11:30 pm - Still busy. Three drivers. 11 deliveries on the screen. Battery light still on. Going to spend another new year with Papa John, and I am not happy. In fact, I am angry. I stew. But I don't know who to blame for this. The managers, the customers, myself, no one really fits the blame. I want to blame the customers.
11:45 pm - I leave the store with a triple. One of which is a free order, usually a remake for a mistake. I choose to go to him last, he won't tip. I try to find a radio station that will tell me when the ball drops, to make it official. None of them seem to be up for it, but that's okay. It's just a stupid ball.
11:59 pm - I am on 28th Street. Paul calls me.
January 1, 2008
12:00 am - I hear the people in the background on the phone count it down, and I am alone in my car, even though I planned it so I wouldn't be. Paul asks me if I'm coming. I tell him I'm delivering a pizza. I use another word, too.
12:02 am - I knock on another person's door. I'm not wearing my unhappy-ness very well, she tips me $2. I leave and decide I don't like the next guy, the guy with the screwed up pizza. I decide he's a slacker who asked us to leave the onions off his pizza, but we put them on there anyway. I decide he's going to be a stingy post-college drunk with a messy apartment, and that he's going to lay into me for being late. I work out my defense. I'm going to tell him I'm not having a good night, that I don't want to be here and he shouldn't complain.
12:10 am - I get to his house, an hour or more after he ordered. He's smiling, thanks me for the pizza, gives me a buck even though he doesn't have to. He tells me to have a good 2008. I am speechless. A buck seems like a lot.
12:20 am - I get back to the store, I've taken 19 deliveries. They're closed now, no more orders. They cash me out and I have made 82 dollars. $82! That's a lot. I go to Bethany and Jon's, I tell Paul I'll go to his place too.
12:39 am - I get to Jon and Bethany's. I eat some cookies, have a can of diet squirt. I catch up with a few friends. I beat Jon at Evenflow on Guitar Hero III. He played the hard setting, though.
1:10 am - I leave Jon and Bethany's, I tell Paul I'm coming. He says they're still there. The battery light icon is still on.
1:19 am - On Chicago Drive, my lights flicker and dim, the radio fades out. The car starts to lurch. The car has lost its electricity. I coast as far down Chicago Drive as I can, because I know I will have to walk. I call Paul and tell him I won't make it. He tells me it's my alternator, which I replaced (yes, I replaced it) in the Spring. He offers me a ride, but I decide I'm close enough that walking is just as fast as it would be for him to get there. I lurch over to the side of the road and sit in the quiet as the snow falls around me.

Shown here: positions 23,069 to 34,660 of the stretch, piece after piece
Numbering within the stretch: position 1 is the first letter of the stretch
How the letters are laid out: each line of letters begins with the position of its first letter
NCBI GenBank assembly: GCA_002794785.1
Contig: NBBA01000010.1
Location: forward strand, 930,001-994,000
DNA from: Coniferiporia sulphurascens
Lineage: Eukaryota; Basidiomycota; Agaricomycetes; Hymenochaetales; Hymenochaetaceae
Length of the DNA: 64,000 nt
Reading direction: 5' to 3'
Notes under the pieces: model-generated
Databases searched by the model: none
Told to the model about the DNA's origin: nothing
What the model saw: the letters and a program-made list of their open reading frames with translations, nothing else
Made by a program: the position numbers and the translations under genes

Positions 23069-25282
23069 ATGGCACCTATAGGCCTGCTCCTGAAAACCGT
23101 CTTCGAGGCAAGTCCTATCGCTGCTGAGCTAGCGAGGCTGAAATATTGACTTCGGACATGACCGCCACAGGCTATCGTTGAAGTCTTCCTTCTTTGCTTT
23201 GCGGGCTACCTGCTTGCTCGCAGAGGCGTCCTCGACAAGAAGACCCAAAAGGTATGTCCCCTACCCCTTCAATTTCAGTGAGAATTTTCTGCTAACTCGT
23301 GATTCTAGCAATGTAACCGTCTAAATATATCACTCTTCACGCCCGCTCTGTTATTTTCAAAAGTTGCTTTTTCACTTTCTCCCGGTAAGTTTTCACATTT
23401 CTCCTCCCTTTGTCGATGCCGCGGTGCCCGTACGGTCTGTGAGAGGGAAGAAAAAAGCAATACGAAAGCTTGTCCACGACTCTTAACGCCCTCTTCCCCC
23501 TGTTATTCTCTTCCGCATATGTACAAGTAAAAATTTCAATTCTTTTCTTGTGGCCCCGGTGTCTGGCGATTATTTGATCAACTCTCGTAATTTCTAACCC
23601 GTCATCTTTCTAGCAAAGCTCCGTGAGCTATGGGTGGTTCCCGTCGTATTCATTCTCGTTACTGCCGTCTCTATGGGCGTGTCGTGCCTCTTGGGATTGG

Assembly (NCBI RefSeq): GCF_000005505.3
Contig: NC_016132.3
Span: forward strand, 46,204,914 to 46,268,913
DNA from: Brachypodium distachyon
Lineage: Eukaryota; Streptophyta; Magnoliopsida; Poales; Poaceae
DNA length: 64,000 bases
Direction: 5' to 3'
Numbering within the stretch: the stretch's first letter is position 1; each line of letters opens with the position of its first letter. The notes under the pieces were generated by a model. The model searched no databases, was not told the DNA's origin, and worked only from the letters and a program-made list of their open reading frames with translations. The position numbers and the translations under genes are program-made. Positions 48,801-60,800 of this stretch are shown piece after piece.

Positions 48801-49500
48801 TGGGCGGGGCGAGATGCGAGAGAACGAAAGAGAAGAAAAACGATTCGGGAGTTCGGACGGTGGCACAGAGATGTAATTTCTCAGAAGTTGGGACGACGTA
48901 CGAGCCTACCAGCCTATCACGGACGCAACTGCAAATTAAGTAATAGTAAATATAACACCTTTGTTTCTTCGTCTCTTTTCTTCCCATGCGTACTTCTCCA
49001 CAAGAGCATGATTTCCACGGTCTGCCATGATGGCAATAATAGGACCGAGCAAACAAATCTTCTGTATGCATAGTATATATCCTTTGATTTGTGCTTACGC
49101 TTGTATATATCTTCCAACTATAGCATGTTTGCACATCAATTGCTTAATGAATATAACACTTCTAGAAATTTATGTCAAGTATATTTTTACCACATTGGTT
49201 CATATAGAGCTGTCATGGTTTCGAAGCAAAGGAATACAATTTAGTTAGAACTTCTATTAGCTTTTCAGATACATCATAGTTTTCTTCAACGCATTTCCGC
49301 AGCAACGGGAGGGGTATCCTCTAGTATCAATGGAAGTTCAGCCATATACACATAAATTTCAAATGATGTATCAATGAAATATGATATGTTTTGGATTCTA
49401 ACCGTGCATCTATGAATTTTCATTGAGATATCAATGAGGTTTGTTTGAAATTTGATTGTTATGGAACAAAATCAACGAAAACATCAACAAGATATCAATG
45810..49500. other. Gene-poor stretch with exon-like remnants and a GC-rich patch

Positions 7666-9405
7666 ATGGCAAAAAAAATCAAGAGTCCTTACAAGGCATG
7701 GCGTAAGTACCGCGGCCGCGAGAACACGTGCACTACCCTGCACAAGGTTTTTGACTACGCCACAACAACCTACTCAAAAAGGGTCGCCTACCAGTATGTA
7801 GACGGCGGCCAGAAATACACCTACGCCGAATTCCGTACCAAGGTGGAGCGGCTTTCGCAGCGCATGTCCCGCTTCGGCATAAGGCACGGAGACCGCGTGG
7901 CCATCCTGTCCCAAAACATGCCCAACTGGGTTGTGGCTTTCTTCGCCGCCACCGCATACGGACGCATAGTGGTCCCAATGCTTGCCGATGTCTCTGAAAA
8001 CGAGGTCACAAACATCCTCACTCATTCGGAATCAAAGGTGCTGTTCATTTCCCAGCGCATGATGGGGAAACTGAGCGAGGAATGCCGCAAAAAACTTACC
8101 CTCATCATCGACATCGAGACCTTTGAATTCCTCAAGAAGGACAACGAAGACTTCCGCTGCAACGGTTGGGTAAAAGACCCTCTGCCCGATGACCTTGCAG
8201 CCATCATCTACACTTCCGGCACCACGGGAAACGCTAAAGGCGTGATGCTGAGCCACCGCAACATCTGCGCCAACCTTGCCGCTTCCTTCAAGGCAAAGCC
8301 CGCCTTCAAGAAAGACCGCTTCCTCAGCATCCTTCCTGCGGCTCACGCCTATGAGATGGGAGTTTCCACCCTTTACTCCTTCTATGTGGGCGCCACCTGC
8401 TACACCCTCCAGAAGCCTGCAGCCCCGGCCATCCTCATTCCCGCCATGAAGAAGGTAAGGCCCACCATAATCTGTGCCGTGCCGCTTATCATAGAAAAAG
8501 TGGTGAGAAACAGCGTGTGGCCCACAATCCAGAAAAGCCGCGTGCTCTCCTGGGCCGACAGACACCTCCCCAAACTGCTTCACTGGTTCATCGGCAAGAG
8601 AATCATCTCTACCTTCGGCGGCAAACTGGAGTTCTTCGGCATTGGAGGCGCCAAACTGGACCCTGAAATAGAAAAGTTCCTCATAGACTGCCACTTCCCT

1:21 am - I get out, watch a few cars go by, and feel sorry for myself. I am a lone guy on the side of the road. I wouldn't help me if I was them, honestly. So I forgive them. A few of them slow, none of them stop. I watch three more go by, I stare them down. Then I walk. Down the hill, through the snow, across the railroad tracks, up the embankment, down it, and into the quiet streets of suburbia. I run a block, but decide that's not going to last. On the mile walk home, someone heckles me. I decide he doesn't know what tonight has been like for me. I decide to forgive him, too. I walk the mile home through four inches of unplowed, freshly fallen snow. I am wheezing from my asthma, my left knee is hurting inexplicably, and my socks are wet. The snow falls into my ears, and it tingles. I call my sister to see if she is at home, awake. She's somewhere else, wants to help, but is too far away. I tell her not to bother. I will have to wake up dad.
1:43 am - I get home, I wake up dad. He tells me he'll help. He doesn't really give himself a choice. I brush off his car and wait.
2:02 am - Dad finally emerges. I wonder what has taken so long, but I realize he's down one shoulder after his surgery. He changed all his clothes, put on boots and a jacket. In a middle-of-the-night fog, no less. I forgive him, too.
2:10 am - We jump my car. More people drive by, really fast, I worry about them. It's cold and my socks are wet and i want to be in bed. I tell dad I'll follow him in my car. He says No, he'll follow me. He's wise.
2:12 am - My car dies around the corner on my street. We jump it again.
2:15 am - My car dies, sitting halfway in the driveway and halfway in the street. Dad pulls in, we jump it again for the final twenty feet.
2:20 am - Mom is waiting inside, watching. She tells me that this is what family does for each other. I am thankful for my family. They don't have the whole story yet.
2:30 am - I am in my room, and I want pity so I blog about this. My socks are wet, and I scratch open a scab on my hand. It bleeds all over the place. I realize that I never ate dinner today.